When your child is being bullied online — often called cyberbullying — knowing how to help them can feel daunting. But you don’t have to go it alone. Read on for some practical tips to address online bullying.
Your goal is to get a fuller picture of the situation so you can determine how to best support your child. Understand that they may be hesitant to talk to you about being bullied. They might be afraid of getting in trouble or embarrassed about the situation. Projecting calm (even if inside you are anything but!) will help them feel safer opening up.
Here are conversation starters to get you going:
Children who are bullied often experience shame and think they did something to deserve the way they were treated. Let them know this isn’t their fault and that no one deserves to be treated this way, no matter what happened leading up to it.
Don’t minimize the situation or make excuses for the aggressor. It’s important that your words and actions convey unconditional support and a desire to stop the bullying.
Encourage your child to block the person on whatever platform the bullying is occuring. But make sure to listen to your child if they are afraid this will only make things worse. They are the expert on the social dynamics of their peer group.
Print or take screenshots of messages, posts, videos, and any other items that show your child is being bullied. Keep notes on details, such as:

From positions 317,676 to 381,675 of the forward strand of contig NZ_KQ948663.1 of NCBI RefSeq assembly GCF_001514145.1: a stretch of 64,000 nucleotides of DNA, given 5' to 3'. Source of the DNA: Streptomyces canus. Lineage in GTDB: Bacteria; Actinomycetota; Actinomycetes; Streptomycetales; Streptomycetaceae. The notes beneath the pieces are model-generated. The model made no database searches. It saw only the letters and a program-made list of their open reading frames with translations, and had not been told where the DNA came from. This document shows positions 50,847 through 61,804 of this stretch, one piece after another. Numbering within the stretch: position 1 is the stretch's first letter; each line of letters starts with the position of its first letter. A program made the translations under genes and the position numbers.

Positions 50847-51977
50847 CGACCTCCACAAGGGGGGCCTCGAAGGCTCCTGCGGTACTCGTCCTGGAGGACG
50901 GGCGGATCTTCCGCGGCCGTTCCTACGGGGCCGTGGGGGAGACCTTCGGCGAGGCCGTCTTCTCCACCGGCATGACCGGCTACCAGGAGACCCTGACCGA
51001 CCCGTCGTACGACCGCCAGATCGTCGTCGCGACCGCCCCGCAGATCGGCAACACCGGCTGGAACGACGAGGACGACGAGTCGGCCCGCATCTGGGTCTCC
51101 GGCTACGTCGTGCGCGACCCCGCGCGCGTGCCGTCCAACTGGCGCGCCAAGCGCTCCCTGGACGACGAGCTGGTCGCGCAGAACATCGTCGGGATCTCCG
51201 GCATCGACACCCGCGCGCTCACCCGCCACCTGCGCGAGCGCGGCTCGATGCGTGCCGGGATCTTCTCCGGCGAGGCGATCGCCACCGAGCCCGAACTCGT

This evidence may be useful in the case of an investigation.
School policies on cyberbullying vary widely. Some schools don’t take direct action because online bullying is seen as taking place off school grounds. At the very least, teachers and administrators need to be aware of what’s going on in case it spills over into the school day. They are also an important set of eyes on your child’s emotional well-being and how the bullying is impacting them.
Cyberbullying violates the terms of service for all legitimate service providers such as social media sites, gaming platforms, and email and cell phone companies. Depending on the situation, the provider may be able to help stop the bullying. For a list of updated contact information, go to cyberbullying.org/report.
If the bullying is based on gender, race, or disability, contact the Office of Civil Rights. The U.S. Department of Education takes cases of discrimination very seriously and may be able to provide assistance.
A skilled counselor can help your child and your family navigate the situation and lessen the emotional impact. If you need recommendations for providers, ask your child’s pediatrician, the school, or your health insurance company.
If the bullying involves physical threats, contact law enforcement. If your local police department isn’t helpful, contact county or state officials, as they often have more expertise and resources for dealing with technology-related crimes.
The chances of your child witnessing cyberbullying are even greater than them being a victim. Here are some actions you can take in that situation:
The impact of cyberbullying on kids is well-documented and should not be taken lightly. Fortunately, by taking swift and considered action, parents can help their child navigate the experience of online bullying and lessen its impact.